Hey, if you’re like me, then you’re building a school from the ground up. Every trend, every approach, naysayers and optimists, lawyers and parents, coworkers and students — these are all part of the puzzle, AND what a puzzle it is!
There are two questions my “school” of four students (soon to be five next week) and two teachers (plus the primary stakeholders, lawyers, and mentors) are facing: (1) What is the philosophy of the school, and (2) What are the objectives of the program? To keep our feet firmly planted when answering these questions, we must also consider and engage the students’ understanding of what makes a successful graduate of our school. In other words, to think with the end in sight, we should put forth the question, “What qualities do you look for in a graduate from this program?” to the students.
The diversity in the answers to these questions is what makes students and a program grow. It is out of this diversity of opinions — it is out of this diversity of experiences — that students begin to forge and sharpen their understanding of self-identity and self-transformation. They also begin to imagine, construct analytical and critical arguments, and gain experience with group participation. The maturity of forgoing personal opinion and other executive functions plays itself out in a room full of diversity.
So, the “material(s)” we’re working with today are these two questions: (1) What is our philosophy on education, and (2) What are our objectives for our educational program? In setting up a learning environment to engage these questions, it is essential that we model the room after a constructivist approach so we can allow the space for the learners to engage the material in many different ways: kinaesthetically, aesthetically, and visually.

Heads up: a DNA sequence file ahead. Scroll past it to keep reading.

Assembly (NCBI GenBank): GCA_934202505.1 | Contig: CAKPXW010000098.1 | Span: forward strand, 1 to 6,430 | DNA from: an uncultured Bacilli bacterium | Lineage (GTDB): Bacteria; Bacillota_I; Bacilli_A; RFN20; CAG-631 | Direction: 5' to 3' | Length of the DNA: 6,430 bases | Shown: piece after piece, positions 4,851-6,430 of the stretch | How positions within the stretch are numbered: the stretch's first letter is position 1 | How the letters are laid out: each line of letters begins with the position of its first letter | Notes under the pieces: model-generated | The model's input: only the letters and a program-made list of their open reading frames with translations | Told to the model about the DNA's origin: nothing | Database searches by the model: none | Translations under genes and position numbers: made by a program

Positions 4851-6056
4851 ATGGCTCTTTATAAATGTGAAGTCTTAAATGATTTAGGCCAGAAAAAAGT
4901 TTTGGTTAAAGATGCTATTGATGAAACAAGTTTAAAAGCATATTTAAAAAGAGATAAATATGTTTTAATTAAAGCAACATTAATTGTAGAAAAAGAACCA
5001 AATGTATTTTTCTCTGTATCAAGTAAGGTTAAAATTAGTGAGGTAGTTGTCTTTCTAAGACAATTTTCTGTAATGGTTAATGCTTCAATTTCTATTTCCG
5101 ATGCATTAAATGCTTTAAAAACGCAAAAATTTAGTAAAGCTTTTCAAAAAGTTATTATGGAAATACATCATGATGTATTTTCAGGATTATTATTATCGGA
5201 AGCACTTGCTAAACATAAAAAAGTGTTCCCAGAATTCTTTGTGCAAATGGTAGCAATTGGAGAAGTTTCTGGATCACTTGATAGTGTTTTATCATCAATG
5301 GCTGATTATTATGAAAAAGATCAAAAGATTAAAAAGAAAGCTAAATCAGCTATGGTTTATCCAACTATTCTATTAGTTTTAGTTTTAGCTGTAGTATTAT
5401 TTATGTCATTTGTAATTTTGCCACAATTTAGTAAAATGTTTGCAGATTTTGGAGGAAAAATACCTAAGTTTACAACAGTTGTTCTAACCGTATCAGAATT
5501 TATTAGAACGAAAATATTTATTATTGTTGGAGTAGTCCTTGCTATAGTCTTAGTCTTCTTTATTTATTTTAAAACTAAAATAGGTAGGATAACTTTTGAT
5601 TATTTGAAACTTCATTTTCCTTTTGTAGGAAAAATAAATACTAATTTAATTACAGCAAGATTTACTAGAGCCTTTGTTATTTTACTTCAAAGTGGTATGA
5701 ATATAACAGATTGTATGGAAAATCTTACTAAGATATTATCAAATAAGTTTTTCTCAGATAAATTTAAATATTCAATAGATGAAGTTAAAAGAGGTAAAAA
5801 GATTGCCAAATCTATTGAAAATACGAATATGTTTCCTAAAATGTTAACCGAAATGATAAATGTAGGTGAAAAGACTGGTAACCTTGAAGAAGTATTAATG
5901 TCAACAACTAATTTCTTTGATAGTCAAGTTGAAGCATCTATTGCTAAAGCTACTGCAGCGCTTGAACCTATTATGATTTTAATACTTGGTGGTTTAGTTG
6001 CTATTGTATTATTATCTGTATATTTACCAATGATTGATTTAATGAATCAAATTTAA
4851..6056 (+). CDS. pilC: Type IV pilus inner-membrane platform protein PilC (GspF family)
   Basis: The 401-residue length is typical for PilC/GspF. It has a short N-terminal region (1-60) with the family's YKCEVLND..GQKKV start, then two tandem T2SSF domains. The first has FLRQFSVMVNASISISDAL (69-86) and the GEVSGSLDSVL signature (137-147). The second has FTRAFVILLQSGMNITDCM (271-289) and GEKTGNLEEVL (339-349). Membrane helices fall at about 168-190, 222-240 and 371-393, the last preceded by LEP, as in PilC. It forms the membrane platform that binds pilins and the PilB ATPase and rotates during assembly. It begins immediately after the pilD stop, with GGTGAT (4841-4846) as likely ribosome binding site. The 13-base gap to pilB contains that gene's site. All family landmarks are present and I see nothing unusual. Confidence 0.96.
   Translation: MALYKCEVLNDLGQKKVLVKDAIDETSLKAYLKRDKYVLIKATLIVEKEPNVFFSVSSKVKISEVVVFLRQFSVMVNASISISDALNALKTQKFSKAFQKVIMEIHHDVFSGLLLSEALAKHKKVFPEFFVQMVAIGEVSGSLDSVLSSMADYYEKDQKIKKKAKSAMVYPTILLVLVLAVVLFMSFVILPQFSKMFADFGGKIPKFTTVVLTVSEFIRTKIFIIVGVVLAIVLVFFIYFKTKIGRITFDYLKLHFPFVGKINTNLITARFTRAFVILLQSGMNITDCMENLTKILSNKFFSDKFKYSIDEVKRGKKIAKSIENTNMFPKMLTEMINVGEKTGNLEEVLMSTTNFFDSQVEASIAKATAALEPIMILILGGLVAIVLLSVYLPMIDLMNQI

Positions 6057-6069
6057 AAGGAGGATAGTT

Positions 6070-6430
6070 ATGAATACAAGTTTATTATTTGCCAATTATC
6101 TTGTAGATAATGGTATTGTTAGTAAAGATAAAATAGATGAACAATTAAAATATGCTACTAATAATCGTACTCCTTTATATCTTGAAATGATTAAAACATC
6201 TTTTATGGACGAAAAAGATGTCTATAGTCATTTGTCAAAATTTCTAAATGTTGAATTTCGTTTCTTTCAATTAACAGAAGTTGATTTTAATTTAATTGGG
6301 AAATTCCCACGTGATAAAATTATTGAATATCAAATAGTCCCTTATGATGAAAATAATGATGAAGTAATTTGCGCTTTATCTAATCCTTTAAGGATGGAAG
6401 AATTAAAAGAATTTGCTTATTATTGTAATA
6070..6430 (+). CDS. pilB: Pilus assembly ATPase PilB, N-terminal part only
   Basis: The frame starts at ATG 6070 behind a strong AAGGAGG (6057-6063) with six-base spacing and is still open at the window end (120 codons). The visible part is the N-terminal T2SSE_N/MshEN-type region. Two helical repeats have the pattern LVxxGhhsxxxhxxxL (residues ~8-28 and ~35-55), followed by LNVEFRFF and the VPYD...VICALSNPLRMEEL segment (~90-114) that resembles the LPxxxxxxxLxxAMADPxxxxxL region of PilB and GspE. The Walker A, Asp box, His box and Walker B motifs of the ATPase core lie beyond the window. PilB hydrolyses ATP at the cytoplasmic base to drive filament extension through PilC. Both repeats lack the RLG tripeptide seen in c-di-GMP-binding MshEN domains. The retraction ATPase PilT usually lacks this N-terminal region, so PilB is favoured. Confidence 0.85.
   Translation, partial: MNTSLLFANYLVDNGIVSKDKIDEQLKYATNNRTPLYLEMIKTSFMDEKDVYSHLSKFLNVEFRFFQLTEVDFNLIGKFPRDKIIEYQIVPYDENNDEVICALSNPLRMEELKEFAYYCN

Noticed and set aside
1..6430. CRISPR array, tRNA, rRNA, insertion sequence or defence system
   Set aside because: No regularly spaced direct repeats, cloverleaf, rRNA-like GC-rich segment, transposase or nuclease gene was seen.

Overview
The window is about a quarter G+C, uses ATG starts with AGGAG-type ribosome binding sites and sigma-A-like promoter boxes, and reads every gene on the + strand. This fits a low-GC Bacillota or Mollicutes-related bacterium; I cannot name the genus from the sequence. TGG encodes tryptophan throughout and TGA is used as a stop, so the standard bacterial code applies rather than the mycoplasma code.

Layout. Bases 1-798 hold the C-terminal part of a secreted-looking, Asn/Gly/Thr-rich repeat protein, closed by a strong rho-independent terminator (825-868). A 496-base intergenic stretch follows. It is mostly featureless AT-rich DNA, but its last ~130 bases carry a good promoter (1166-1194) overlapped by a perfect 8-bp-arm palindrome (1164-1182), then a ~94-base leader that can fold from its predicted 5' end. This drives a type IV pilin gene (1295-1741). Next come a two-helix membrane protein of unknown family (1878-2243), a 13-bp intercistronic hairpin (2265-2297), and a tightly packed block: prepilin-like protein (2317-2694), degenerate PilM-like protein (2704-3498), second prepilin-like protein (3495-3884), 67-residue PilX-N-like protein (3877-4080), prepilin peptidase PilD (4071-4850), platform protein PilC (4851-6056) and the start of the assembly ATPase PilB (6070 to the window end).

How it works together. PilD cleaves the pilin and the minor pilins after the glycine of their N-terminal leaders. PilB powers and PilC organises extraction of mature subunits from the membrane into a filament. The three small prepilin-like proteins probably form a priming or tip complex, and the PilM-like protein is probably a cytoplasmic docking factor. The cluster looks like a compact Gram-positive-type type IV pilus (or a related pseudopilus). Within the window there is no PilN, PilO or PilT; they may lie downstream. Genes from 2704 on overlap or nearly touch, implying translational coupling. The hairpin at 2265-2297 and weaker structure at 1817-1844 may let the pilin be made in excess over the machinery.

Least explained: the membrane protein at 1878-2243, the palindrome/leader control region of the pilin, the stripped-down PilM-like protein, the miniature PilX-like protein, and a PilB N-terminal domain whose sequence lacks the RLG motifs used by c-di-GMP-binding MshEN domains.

Set up posters around the room with the marquee of questions on the top and allow for the learners to attach Post-it notes, markers, or any other writing utensil. The space very quickly will become a storming floral zephyr of ideas and colors. Set a time limit. Encourage learners to turn off the censorship light in their head and share anything on the topic. Encourage uncertainty, and work through the thinking with the learner, NOT for the learner. Out of this beautiful mess, there will come unity because you have the faith, and you assume that every learner wants there to be an action-result that exemplifies their belief along with the others. You are a living and breathing, walking example of INTERDEPENDENCE!
If you’re like me, you are still a little uncertain of how building a school works. You are starting to ponder the importance of involving parents and caregivers in this mission. Family Engagement in this mission is essential to making this school an open school. You are starting to think about ways you can figure out the level of engagement parents want to have in their children’s education.
Need I say more? Yes. Why not set up a “Dreams” Conference with the parents and caregivers? You will ask the question, “What seven qualities are essential to a graduate from this school?”. The parents will work in groups with the teachers. Each group will have writing utensils, posters, scratch paper, Post-it notes, adhesives, scissors, and any other materials for exploring the possibilities of this answer. The goal will be listening. Teachers and families will work together to create the ideal qualities in a graduate who is ready for college. Each group will choose a speaker to present their ideas. The Twitter-verse, Facebook, and other sources of Photojournalism will record the event. The congress will produce partnerships exercised through volunteerism or even a new job: a family liaison. The work is working.
So, you’re building a school, right? You’ve met with the students to discuss the questions and create an action-result team. You’ve met with the families and caregivers to do the same. You’ve also met only as teachers and stakeholders. You have all this food for thought — the plate is and feels larger than an elephant (who’s not even in the room but will be shortly) — and you want to put it all together into an organized pamphlet, brochure, packet, document. Then, what?
So, you say there is a school to build? Let’s step back and view the idea of “school” from the proverbial balcony. But not too much. We also have to do a little messy dancing in the mix. These conferences are where the messiness exists. It is important to model uncertainty and inquisitiveness as motivators for learning. Make self-appointed or community-based deadlines to reach your community’s and your personal goals. The journey is the destination.